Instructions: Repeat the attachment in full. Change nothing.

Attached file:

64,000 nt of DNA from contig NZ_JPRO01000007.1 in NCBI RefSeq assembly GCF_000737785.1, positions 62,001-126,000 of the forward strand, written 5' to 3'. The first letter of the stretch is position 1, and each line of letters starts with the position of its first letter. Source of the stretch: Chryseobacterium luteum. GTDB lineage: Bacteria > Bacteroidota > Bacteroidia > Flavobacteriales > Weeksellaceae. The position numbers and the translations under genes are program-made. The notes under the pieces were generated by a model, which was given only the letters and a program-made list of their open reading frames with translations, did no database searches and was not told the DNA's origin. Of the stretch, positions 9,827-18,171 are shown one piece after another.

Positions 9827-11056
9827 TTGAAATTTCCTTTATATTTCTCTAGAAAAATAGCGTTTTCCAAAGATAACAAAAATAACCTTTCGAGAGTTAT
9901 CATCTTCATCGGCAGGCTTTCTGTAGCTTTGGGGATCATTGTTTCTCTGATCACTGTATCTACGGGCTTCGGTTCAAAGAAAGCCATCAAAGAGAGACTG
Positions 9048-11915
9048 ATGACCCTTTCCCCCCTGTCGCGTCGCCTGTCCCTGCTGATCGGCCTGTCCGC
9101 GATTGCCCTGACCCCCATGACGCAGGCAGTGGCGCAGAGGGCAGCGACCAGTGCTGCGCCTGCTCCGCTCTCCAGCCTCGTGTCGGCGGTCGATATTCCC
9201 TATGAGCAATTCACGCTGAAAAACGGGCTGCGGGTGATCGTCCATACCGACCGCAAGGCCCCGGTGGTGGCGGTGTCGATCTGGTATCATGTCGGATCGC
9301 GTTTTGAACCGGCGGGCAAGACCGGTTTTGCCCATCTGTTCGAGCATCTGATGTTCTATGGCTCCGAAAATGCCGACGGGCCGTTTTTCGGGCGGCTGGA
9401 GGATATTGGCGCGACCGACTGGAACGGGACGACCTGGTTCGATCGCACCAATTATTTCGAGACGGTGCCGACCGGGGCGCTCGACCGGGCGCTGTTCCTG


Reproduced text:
64,000 nt of DNA from contig NZ_JPRO01000007.1 in NCBI RefSeq assembly GCF_000737785.1, positions 62,001-126,000 of the forward strand, written 5' to 3'. The first letter of the stretch is position 1, and each line of letters starts with the position of its first letter. Source of the stretch: Chryseobacterium luteum. GTDB lineage: Bacteria > Bacteroidota > Bacteroidia > Flavobacteriales > Weeksellaceae. The position numbers and the translations under genes are program-made. The notes under the pieces were generated by a model, which was given only the letters and a program-made list of their open reading frames with translations, did no database searches and was not told the DNA's origin. Of the stretch, positions 9,827-18,171 are shown one piece after another.

Positions 9827-11056
9827 TTGAAATTTCCTTTATATTTCTCTAGAAAAATAGCGTTTTCCAAAGATAACAAAAATAACCTTTCGAGAGTTAT
9901 CATCTTCATCGGCAGGCTTTCTGTAGCTTTGGGGATCATTGTTTCTCTGATCACTGTATCTACGGGCTTCGGTTCAAAGAAAGCCATCAAAGAGAGACTG
Positions 9048-11915
9048 ATGACCCTTTCCCCCCTGTCGCGTCGCCTGTCCCTGCTGATCGGCCTGTCCGC
9101 GATTGCCCTGACCCCCATGACGCAGGCAGTGGCGCAGAGGGCAGCGACCAGTGCTGCGCCTGCTCCGCTCTCCAGCCTCGTGTCGGCGGTCGATATTCCC
9201 TATGAGCAATTCACGCTGAAAAACGGGCTGCGGGTGATCGTCCATACCGACCGCAAGGCCCCGGTGGTGGCGGTGTCGATCTGGTATCATGTCGGATCGC
9301 GTTTTGAACCGGCGGGCAAGACCGGTTTTGCCCATCTGTTCGAGCATCTGATGTTCTATGGCTCCGAAAATGCCGACGGGCCGTTTTTCGGGCGGCTGGA
9401 GGATATTGGCGCGACCGACTGGAACGGGACGACCTGGTTCGATCGCACCAATTATTTCGAGACGGTGCCGACCGGGGCGCTCGACCGGGCGCTGTTCCTG